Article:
KABUL, Afghanistan (AFP) — The Taliban have dismissed a government call for a Ramadan ceasefire in Afghanistan, saying a truce is “not rational” as they ramp up attacks on government forces.
President Ashraf Ghani appealed to the Taliban to lay down their arms for the Islamic holy month that began Friday, as the country battles the growing coronavirus pandemic.
But Taliban spokesman Suhail Shaheen tweeted late Thursday to lambast the government’s offer, citing disagreements over a potential peace process and a delayed prisoner exchange as reasons to keep fighting.
“Asking for ceasefire is not rational and convincing,” Shaheen wrote as he accused the government of putting prisoners’ lives at risk during the outbreak.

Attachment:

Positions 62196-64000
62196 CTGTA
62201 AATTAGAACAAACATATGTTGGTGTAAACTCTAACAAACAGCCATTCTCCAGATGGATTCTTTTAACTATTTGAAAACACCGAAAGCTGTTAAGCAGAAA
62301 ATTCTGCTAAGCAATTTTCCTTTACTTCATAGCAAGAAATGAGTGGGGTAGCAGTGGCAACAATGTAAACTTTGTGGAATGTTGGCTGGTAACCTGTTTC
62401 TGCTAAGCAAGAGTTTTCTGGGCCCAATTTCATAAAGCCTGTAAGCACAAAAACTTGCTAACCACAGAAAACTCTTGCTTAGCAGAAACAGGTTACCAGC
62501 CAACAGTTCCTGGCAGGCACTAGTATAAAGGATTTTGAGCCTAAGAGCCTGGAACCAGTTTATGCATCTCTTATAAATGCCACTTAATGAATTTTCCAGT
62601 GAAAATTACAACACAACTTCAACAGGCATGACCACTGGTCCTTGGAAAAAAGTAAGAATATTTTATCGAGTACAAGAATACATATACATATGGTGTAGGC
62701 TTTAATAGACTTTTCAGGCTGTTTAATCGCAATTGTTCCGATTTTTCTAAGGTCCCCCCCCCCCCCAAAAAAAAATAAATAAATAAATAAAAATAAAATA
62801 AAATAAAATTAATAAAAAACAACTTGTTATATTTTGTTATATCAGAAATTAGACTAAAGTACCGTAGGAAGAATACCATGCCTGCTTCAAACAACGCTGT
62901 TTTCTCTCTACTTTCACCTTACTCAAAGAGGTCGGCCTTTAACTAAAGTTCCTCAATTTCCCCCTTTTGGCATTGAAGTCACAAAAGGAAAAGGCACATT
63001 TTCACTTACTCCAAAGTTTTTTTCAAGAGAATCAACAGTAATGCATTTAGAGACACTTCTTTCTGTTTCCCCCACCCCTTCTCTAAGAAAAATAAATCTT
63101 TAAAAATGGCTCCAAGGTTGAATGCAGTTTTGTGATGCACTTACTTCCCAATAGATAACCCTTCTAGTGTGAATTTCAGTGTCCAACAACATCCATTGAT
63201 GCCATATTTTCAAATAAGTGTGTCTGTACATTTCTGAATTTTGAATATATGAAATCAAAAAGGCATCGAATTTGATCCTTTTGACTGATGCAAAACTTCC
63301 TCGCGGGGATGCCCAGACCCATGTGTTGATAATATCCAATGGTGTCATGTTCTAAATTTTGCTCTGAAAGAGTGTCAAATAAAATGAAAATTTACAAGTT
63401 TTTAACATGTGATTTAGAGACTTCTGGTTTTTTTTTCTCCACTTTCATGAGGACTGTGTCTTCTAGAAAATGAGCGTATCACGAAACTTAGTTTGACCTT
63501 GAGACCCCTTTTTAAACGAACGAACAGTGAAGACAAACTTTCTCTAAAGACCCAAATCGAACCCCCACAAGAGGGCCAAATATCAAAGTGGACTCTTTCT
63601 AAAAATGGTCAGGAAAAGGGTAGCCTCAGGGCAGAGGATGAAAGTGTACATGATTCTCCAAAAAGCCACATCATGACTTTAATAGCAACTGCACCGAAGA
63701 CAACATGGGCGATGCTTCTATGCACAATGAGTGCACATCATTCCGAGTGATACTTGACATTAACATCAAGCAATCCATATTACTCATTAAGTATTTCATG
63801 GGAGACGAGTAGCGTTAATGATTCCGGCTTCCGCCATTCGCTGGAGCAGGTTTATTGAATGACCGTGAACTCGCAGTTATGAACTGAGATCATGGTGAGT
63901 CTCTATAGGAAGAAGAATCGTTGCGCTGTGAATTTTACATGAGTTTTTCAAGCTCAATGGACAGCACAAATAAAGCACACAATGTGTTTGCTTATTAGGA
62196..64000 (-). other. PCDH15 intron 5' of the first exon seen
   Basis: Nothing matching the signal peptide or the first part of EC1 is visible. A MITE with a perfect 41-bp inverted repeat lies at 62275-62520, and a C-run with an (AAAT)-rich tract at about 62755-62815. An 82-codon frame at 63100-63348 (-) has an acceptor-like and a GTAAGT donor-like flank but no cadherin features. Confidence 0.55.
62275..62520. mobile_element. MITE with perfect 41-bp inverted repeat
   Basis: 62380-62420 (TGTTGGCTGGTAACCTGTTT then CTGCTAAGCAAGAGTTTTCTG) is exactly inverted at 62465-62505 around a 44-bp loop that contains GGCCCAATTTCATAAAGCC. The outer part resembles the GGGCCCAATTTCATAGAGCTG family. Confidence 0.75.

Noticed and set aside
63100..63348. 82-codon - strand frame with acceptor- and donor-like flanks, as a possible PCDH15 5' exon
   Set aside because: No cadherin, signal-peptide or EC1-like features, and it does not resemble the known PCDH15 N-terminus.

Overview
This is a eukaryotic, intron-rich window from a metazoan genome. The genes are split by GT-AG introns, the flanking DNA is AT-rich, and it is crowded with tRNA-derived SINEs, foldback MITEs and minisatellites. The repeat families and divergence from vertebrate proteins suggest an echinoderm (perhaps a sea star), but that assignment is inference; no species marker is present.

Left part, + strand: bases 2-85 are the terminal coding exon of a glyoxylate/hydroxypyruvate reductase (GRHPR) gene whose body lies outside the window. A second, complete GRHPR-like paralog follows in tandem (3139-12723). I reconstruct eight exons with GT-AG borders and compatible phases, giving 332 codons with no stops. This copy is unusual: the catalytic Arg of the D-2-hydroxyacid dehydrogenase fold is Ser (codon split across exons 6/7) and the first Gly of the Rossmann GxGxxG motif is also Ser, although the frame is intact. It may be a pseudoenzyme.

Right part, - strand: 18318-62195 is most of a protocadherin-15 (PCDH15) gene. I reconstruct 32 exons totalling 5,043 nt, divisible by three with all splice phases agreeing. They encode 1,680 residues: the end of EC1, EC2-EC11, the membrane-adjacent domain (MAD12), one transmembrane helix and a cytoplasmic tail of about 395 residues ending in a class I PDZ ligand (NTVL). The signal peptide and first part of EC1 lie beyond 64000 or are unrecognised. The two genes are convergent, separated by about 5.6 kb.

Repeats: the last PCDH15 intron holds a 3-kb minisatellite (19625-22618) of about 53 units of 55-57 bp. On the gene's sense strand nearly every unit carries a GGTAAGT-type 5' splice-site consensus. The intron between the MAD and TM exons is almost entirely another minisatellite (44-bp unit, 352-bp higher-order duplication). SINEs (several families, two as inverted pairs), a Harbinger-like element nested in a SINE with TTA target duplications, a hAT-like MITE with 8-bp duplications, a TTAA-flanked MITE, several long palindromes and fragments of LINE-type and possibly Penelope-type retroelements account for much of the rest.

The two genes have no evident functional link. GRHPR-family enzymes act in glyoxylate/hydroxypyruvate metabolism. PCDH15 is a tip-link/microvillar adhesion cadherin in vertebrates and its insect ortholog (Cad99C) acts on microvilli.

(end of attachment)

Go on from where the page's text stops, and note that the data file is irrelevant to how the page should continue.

Under a U.S.-Taliban deal signed this year, in which the Afghan government did not participate, the government and Taliban were by now supposed to have concluded a prisoner swap and started talks to bring about a comprehensive ceasefire.
The latest round of bickering comes after dozens of Afghan security forces personnel were killed in a fresh wave of violence launched by the Taliban this week.
The attacks have mostly been limited to rural areas and small towns. Under the U.S.-Taliban deal, the Taliban have agreed not to attack cities.
American and other foreign forces have pledged to quit Afghanistan by July 2021 provided the Taliban stick to several security guarantees and hold talks with the government.
Ghani has been calling for a lasting ceasefire with the Taliban for years, only to be ignored by the increasingly emboldened fighters.
The Taliban have mocked Ghani’s government, referring to them as puppets controlled by foreign powers, and have roundly refused to engage in peace talks as they intensify attacks on Afghan forces.
© Agence France-Presse